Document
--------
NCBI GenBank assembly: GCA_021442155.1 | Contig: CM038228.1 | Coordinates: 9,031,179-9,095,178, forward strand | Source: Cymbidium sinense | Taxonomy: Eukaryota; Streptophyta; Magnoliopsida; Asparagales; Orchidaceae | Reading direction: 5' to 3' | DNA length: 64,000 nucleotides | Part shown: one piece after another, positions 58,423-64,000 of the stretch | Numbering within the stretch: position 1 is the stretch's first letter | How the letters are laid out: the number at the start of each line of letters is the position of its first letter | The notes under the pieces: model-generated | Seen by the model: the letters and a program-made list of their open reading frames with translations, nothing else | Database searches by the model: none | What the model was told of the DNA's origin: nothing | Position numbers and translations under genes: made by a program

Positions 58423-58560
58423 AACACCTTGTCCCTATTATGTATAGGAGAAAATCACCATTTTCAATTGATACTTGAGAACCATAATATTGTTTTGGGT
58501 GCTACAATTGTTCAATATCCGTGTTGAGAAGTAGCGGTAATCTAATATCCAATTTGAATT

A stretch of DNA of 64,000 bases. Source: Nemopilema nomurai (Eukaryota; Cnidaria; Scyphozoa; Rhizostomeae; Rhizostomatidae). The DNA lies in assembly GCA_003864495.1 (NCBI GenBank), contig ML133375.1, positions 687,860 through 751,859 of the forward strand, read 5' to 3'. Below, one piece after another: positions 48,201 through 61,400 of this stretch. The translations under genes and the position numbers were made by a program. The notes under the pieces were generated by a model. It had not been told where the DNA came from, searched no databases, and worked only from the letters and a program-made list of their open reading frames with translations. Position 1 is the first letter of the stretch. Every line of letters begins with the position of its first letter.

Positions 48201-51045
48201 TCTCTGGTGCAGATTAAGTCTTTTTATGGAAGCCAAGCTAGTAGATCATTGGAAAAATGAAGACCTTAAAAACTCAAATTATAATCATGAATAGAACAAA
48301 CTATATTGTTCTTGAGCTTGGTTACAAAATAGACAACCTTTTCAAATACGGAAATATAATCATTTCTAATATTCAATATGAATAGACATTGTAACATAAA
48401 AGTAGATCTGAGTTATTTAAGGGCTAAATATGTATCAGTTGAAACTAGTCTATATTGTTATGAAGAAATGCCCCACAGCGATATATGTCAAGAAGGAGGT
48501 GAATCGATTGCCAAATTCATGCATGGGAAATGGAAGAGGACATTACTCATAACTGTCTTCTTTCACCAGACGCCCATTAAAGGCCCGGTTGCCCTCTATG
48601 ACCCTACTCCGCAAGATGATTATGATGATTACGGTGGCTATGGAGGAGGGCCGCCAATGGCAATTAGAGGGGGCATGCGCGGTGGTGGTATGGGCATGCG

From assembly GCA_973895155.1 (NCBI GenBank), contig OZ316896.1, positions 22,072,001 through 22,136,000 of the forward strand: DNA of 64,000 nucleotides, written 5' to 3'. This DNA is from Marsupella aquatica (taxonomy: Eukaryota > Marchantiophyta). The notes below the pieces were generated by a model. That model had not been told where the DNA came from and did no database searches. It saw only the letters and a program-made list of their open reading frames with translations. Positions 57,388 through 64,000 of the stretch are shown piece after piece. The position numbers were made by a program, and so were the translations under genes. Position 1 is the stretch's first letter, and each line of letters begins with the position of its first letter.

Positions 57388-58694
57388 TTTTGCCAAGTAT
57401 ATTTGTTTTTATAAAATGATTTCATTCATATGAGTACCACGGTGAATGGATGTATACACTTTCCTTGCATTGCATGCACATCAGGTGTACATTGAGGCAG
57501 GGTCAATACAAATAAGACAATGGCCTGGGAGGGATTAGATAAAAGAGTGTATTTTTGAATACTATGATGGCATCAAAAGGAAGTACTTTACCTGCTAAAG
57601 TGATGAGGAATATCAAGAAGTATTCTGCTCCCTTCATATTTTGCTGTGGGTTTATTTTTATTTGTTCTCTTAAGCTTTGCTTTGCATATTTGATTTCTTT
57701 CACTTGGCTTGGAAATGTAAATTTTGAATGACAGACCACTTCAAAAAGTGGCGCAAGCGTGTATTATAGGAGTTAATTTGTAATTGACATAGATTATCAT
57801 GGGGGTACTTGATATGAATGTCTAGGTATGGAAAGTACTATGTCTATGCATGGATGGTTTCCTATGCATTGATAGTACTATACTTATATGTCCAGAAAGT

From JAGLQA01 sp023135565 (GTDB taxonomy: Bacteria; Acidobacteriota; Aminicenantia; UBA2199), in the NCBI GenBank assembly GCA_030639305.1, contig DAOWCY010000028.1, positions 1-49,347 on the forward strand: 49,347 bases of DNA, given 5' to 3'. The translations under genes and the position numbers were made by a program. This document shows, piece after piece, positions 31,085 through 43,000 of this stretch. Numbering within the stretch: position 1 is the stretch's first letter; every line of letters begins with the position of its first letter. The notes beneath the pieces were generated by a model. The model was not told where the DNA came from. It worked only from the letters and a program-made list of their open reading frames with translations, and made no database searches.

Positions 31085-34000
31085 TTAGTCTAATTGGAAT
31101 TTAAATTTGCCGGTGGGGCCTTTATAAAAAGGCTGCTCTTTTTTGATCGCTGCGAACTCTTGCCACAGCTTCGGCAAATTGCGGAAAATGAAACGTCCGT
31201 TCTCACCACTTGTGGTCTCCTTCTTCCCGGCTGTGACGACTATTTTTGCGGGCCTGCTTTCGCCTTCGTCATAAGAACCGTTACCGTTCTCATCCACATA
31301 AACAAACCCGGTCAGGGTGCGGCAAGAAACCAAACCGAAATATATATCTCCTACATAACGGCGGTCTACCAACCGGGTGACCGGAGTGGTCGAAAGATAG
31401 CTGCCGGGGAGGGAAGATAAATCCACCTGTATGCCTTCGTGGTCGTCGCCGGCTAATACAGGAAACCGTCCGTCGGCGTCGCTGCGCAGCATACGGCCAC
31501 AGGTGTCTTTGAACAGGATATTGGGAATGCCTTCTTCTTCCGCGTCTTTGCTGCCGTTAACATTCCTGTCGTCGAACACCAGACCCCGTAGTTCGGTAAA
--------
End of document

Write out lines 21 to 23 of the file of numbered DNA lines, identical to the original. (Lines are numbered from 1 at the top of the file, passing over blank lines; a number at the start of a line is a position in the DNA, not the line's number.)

Positions 31085-34000
31085 TTAGTCTAATTGGAAT
31101 TTAAATTTGCCGGTGGGGCCTTTATAAAAAGGCTGCTCTTTTTTGATCGCTGCGAACTCTTGCCACAGCTTCGGCAAATTGCGGAAAATGAAACGTCCGT